Overview of Spinal Cord Injuries from a New Orleans Medical Malpractice AttorneyFebruary 8th, 2016
According to Mayo Clinic, car accidents are responsible for approximately 35 percent of all new spinal cord injuries in the United States. Medical malpractice also causes a significant portion of these injuries.
Any injury to the spine can cause lifelong paralysis or disability. The cost of medical bills and time off work can lead to overwhelming debt and even bankruptcy.
If you were injured due to another person’s negligence, contact the The Bowling Christiansen Law Firm. David A. Bowling is a spinal cord injury lawyer in New Orleans who can assess your claim and help you pursue the maximum compensation.
Read on for a brief overview of spinal cord injuries:
Complete Spinal Cord Injuries
A complete spinal cord injury results in paralysis. Some victims may have partial movement in the trunk area, which allows them to use assistive equipment to stand and maybe walk short distances. Most complete paraplegics use a self-propelled wheelchair to move.
Victims suffer complete paraplegia when they permanently lose nerve and motor function at the T1 vertebrae or below. They lose sensation and movement from the waist down.
Complete tetraplegia, however, is paralysis from the neck down. Those injured at the first two cervical vertebrae, where the spine joins the skull, may need a ventilator system to help them breathe.
Incomplete Spinal Cord Injuries
People with incomplete spinal injuries still have some degree of movement and feeling below the injury point, as Brain and Spinal Cord explains. Patients will only notice an incomplete injury once the spinal shock subsides, usually within six and eight weeks.
These injuries can result in some movement but little to no sensation, or in some sensation but little to no movement. There are five classifications of incomplete spinal cord injuries:
1. Central Cord Syndrome
When there is damage in the spinal cord’s center, the injury causes loss of arm function but retains partial leg movement. It may be possible to recover some ability.
2. Anterior Cord Syndrome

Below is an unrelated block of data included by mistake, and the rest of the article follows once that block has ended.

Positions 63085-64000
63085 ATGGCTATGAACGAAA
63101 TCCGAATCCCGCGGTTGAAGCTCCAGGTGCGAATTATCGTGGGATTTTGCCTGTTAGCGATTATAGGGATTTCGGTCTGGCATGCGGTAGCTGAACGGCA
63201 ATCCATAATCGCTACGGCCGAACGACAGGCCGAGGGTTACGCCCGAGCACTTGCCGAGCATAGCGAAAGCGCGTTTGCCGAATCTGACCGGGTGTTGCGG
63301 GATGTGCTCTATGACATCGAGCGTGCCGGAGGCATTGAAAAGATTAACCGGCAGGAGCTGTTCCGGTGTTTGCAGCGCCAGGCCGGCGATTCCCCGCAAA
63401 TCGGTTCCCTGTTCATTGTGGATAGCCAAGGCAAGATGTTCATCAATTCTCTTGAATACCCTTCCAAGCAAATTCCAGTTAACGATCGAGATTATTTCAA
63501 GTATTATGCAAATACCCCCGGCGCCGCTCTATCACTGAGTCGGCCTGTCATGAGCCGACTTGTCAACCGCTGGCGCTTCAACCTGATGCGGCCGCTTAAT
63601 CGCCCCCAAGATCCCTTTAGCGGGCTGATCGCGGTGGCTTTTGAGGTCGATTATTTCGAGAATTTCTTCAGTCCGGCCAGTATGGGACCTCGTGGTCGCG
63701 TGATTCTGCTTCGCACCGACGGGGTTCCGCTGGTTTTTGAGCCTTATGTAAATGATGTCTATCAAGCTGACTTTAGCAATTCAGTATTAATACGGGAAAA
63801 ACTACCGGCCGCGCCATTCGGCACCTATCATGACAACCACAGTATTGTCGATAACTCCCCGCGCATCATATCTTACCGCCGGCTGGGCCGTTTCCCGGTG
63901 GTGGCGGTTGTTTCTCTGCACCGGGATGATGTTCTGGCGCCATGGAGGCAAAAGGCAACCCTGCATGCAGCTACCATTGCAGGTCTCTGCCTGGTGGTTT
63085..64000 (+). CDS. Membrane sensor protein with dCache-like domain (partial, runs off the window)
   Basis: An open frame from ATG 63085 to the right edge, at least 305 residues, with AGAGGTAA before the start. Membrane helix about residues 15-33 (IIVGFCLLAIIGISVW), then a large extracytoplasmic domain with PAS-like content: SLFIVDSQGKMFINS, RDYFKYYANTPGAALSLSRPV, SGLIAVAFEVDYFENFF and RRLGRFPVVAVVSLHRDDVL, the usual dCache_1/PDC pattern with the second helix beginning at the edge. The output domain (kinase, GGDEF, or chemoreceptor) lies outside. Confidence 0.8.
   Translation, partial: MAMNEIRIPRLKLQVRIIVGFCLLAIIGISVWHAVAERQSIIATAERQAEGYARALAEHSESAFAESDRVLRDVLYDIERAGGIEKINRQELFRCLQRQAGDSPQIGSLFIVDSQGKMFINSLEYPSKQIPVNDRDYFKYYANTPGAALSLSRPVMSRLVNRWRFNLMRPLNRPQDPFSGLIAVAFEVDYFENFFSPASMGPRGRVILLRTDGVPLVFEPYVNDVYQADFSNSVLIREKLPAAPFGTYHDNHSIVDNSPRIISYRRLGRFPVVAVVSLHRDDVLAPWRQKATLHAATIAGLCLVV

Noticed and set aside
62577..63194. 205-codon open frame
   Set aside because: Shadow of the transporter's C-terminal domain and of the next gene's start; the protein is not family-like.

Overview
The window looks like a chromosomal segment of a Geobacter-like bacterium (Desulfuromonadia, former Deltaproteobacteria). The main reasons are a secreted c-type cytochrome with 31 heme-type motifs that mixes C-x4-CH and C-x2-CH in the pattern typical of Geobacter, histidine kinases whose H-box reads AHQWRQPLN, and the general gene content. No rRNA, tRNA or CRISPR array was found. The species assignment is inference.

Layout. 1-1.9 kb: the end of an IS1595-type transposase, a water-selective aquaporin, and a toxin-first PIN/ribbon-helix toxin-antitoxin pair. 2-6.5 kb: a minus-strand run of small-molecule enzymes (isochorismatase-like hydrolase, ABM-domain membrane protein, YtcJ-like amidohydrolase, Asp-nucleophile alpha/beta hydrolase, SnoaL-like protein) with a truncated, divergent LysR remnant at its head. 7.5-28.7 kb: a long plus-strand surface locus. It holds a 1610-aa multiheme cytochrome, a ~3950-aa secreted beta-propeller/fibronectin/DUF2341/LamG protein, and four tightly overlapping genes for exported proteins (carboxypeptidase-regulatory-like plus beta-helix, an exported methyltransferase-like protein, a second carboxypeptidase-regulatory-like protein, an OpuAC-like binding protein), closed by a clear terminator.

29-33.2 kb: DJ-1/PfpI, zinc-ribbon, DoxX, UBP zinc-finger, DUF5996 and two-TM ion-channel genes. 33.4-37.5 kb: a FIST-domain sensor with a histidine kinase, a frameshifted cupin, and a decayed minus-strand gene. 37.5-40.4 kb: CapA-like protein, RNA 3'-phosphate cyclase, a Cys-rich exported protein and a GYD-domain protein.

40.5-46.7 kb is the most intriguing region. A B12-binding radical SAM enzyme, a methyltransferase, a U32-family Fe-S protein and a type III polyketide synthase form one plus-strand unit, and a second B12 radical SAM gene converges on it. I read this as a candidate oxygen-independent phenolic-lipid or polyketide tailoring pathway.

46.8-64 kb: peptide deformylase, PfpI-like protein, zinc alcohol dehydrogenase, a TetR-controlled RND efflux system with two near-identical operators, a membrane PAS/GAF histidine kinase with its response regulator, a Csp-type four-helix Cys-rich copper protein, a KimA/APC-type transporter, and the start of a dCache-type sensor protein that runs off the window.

If the front of the spinal cord suffers damage, it will impair all sensation to touch, temperature and pain below the injury point. Some movement may be possible though recovery.
3. Posterior Cord Syndrome
Trauma to the back of the spinal cord can make it difficult to coordinate movement. This injury does not affect muscle power or temperature and pain sensation.
4. Cauda Equina Lesion
This injury occurs to the nerves situated between the spine’s first and second lumbar regions. It results in complete or partial sensory loss. Occasionally, nerves regenerate and patients recover some function.
5. Brown-Sequard Syndrome
If one side of the spinal cord suffers trauma, patients will experience preserved sensation but movement loss on one side, and preserved movement but sensory loss on the other side.
A spinal contusion is the most common spinal cord injury. It results in bruising, bleeding and swelling near the cord. Patients will suffer symptoms of paralysis, but the debilitation is usually temporary, and patients recover to live normal lives.
If you suffered a spinal injury due to another person’s negligent or reckless actions, contact the The Bowling Christiansen Law Firm. A medical malpractice attorney can investigate the crash, gather evidence and handle settlement negotiations on your behalf.
David A. Bowling has more than 30 years of trial experience. Call (504) 586-5200 to schedule a consultation.
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